in the end all these inferences and trying to relate
things to times they don't really pan out that well,
because I've always found that things happening in my
life don't necessarily reflect that directly in the
music, although Scientology was very helpful to me as
a philosophy. I wouldn't try to trace its influence in
my music, because my music has always pursued pretty
much its own course, you know, almost independent of
Q: I can't say that I ever got that impression. I
thought that it was the exact reverse from what you'd
RW: No. I would say that the music flows along and
your life flows along and the two things don't
necessarily relate. It's like, I don't know if you've
ever observed this, it's like, take dreams for
instance: I've often observed that I have the most
)leasant and cheerful dreams when my rife is at its
roughest and most mpleasant and that when my life is
going very well I frequently have really
inconsequential, tea-party sort of dreams. No meaning
in 'em. When things are really rotten and you have
these great, beautiful dreams that really inspire you.
It's almost like it's to counteract.
I've never been too convinced about trying to
analyse the process of things. It never seems to
follow up. And the funniest thing of all is when you
get someone analysing a song from the outside who
doesn't know the background. For instance, there's a
chap in America who did a PhD thesis on the song,
"Creation", that we were just talking about, and it
was like a whole thesis that he'd written in terms of
Freudian and Jungian analysis and as far as ! was
concerned it was total bullshit, but it was very sweet
of him to do it. It was nice of him to do it, but it
just wasn't anywhere near the truth.
Q: 'Nevertheless the thing you were saying earlier on
was that a lot of the songs were intended to provoke
someone's own interpretation of each tune.
RW: Right~ So what am I complaining about? (Laughter).
Q: Presumably he sent you a copy of the thesis.
RW: He did, yes.
Q: Are you still involved with Scientology?
Q: I don't really know much about apart from someone
darting out of Tottenham Court Road. I don't know if
they still do it.
RW: There have been a number of artists interested in
Scientology. It seems to be a very appropriate thing
for particularly musicians. It relates a lot to music.
Q: I remember reading a quote (in Rolling Stone
23.8.69), which put me off Scientology and that was
about a bloke called Tom Constanten, who...
RW: ...used to play with the Grateful Dead...
Q:...and he was deeply involved in and he was talking
about levitating the band at some stage.
I don't know if this was just a misquote.
RW: Maybe someone got him wrong, It sounds a bit
unlikely to me. I don't know anything about
levitating. It's actually a very practical philosophy.
It enables you to live slightly better, get on with
your fellows slightly better and feel a bit happier
about things. That's the reason that I'm interested in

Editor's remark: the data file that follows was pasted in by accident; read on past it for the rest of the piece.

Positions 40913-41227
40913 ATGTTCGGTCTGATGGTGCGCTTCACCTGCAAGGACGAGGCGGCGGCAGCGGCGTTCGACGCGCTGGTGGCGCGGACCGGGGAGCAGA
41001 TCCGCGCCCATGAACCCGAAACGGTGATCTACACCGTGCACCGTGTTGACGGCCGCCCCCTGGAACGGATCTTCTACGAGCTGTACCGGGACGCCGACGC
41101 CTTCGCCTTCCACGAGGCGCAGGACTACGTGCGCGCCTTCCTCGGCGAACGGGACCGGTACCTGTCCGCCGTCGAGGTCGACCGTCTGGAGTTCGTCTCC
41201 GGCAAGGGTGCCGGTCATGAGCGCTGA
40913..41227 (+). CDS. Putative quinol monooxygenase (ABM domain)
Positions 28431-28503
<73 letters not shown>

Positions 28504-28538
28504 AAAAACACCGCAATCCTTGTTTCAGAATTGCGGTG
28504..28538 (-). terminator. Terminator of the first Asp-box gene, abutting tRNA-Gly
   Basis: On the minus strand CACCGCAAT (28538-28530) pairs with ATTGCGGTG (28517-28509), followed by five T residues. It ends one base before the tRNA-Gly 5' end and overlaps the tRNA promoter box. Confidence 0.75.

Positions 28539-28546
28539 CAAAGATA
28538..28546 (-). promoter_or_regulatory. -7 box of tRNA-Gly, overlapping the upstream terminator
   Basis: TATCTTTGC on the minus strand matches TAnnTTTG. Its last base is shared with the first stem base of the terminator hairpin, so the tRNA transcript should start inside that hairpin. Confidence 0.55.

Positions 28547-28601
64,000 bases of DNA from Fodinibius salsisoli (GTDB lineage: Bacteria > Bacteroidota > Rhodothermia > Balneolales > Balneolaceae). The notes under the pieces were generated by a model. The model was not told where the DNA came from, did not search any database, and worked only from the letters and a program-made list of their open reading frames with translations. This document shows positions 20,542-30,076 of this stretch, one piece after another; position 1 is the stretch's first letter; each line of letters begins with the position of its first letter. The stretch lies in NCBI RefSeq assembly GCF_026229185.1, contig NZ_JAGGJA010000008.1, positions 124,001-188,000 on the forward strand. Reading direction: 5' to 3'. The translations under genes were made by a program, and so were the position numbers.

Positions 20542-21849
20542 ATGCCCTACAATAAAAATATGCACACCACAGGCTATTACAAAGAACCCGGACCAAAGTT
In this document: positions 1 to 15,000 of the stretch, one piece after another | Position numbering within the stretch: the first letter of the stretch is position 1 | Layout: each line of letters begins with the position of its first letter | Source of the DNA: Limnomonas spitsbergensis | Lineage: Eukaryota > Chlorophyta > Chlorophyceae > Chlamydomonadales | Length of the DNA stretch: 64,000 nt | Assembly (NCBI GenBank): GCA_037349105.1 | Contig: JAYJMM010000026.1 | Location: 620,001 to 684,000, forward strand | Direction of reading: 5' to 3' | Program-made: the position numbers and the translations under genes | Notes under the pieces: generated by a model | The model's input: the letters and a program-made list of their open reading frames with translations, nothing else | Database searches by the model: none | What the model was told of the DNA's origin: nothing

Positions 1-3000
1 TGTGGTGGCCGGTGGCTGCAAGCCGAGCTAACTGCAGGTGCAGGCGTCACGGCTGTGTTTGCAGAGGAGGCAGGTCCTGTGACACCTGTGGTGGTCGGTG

it -it's very useable and practical. I've been rather
romantic and spiritually inclined. It's probably been
helpful to me because of its practicality.
Q: Round about the time of "Changing Horses" it would
seem that you were getting involved maybe just on the
periphery with Dr. Strangely Strange.
RW: Oh, I've known Ivan'Pawle, one of their main
members, for years. And also the other fellows in the
band, they're all friends of ours and although we
never worked with them in any way Ivan and I had both
stayed in the same area of Wales. We had one of the
first communes in Britain.
Q: That was about the time of
"Big Ted" wasn't it?
RW: Yeah, about that period
(Laughter) that's right. It was in South Wales, in
Pembrokeshire. So I knew Ivan very well and one of
their songs I still do sometimes. It's called "Strings
in the earth and air".
Q: off "Myrrh".
RW: A beautiful song.
Q: How did you conceive of the notion of "U"? I saw
that at the Roundhouse and I was plainly mystified, to
tell you the truth.
RW: Well, it was described as
"a surreal parable in song and dance". The word
"dance" may have been misleading because the amount of
dance in terms of, say, ballet or any other
recognisable dance form was undoubtedly minimal. It
was an example of a thing that we were interested in
at the time, which you might call inspired amateurism.
It was doing something very much off the cuff and it
was an entertainment again designed originally
primarily for friends and then taken out as an
experiment to see how it would go.
I think that your mystification may not have been
general, because I've spoken to a number of people of
whom it was their favourite album. Now surprisingly, I
mean, I tend to agree with you, I think it is a bit
mystifying and we recorded the album in 48 hours and
it is a double album.
Q: That's going it some:
RW:' That's very quick. It was night and day for 48
hours. So you can see it was very much off the cuff
things. The story itself is of the loosest possible...
(Laughter). It's called "U" because it's U in shape.
It starts off with somebody in some ancient period of
the Golden Age in the past, who survives successive
lifetimes coming down through lesser and lesser
awarenesses and finally gets back to a good state of
mind again. That is about the whole plot. Now woven
around that plot are as many little incidents, bizarre